Credit card competition law threatens future of local banks and credit unions

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Thousands of Virginians in underserved areas, such as low-income neighborhoods and communities of color, depend on small banks because they invest in neighborhoods that aren’t as profitable for big banks. We need to protect our local credit unions and banks, which is why Congress needs to defeat the Credit Card Competition Act of 2022.

The Credit Card Competition Act is an obvious cash grab on businesses by big retailers like Amazon and Walmart at the expense of ordinary consumers and smaller local banks. It aims to add regulation to our credit card market which will have a significant impact on our electronic payment system. The settlement, known as the routing mandate, will require banks offering credit cards to add an unaffiliated payment network to their cards so retailers can have more choice over which payment network to use.

This is ideal for big-box stores, which will be able to choose cheaper, often less secure networks over which to process credit card payments. In response, payment networks will reduce their merchant interchange rates, the fees merchants pay to process transactions electronically, so they can stay competitive with cheaper networks. This will create a “race to the bottom” where interchange fee rates for merchants will fall and interchange fee revenues for banks of all sizes, including small banks, will fall.

How am I so sure this will happen? Because it already happened with debit cards twelve years ago. Congress passed a similar amendment called the “Durbin Amendment” that added routing warrants to debit cards, which allowed giant retailers like Walmart and Amazon to reap $90 billion in additional revenue. They were supposed to pass those savings on to consumers, but according to the Federal Reserve Bank of Richmond, 99% of retailers either kept prices the same or raised them after the amendment passed.

That $90 billion came straight out of the pockets of local banks and ordinary Americans. A report by the Credit Union National Association found that regulation caused credit unions to lose $1.1 billion in 2016 alone. A 2014 study by the Mercatus Center found that regulation reduced revenue nearly seventy-five percent of local financial institutions. In response to the billion-dollar losses, smaller banks have had to cut services that many financially marginalized people need, such as free checking accounts and accounts with low minimum balance requirements. The big banks have also drastically reduced free checks and increased their fees.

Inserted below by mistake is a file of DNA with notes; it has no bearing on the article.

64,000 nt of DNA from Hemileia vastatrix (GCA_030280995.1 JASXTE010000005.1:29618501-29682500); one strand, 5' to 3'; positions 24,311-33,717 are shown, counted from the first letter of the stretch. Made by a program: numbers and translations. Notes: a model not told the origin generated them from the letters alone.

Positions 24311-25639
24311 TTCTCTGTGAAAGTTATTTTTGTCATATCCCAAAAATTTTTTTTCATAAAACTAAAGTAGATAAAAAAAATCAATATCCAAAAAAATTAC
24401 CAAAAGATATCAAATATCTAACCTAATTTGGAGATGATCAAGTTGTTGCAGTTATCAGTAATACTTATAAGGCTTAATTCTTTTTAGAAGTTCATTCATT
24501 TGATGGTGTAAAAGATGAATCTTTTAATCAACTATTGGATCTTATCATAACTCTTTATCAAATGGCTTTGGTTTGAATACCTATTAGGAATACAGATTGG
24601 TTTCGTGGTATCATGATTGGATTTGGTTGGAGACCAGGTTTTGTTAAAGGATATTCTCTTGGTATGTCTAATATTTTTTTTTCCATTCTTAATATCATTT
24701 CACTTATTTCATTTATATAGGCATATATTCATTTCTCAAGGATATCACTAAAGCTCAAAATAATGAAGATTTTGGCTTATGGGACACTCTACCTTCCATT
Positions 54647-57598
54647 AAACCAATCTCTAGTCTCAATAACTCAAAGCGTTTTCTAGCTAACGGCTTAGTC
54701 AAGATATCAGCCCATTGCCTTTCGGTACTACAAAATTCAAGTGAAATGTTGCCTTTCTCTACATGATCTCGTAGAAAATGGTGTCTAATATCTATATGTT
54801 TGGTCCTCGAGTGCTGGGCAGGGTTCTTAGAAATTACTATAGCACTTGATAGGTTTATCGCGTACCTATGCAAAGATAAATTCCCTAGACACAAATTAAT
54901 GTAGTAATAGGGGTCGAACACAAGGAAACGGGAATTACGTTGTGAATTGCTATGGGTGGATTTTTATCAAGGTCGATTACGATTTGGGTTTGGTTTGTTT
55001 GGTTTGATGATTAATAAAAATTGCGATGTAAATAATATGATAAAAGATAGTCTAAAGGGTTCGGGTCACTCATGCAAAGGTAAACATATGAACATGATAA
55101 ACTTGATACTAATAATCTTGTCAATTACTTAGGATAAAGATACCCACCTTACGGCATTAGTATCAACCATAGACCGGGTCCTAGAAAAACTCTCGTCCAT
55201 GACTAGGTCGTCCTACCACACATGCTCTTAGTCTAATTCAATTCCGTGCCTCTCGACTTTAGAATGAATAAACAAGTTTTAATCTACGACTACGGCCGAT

Now the same big companies are trying to push through the Credit Card Competition Act of 2022 and extend those routing mandates to the credit market. They claim that the bill exempts small banks, but in reality they will still be affected. A 2017 Federal Reserve study found that the negative consequences of routing mandates are felt by both regulated and exempt financial institutions.

Since the credit market is larger than the debit market, economists reported in 2021 that extending these regulations to credit cards could result in $5 billion to $10 billion in annual revenue losses for banks. community and local credit unions. This means that banks of all sizes will have to reduce their borrowing costs, which will translate into less valuable rewards programs, higher interest rates, and tighter credit restrictions, making access even easier. difficult for people in difficulty. This will transfer $40-50 billion a year from local consumers and banks and straight into the pockets of big-box retailers.

We cannot afford to lose our small community banks. These banks help service people in our underserved communities where big banks don’t want to invest. Congress must reject the Credit Card Competition Act of 2022.

Andrew Whitley is the former executive director of the Democratic Party of Virginia.

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Leslie M. Gill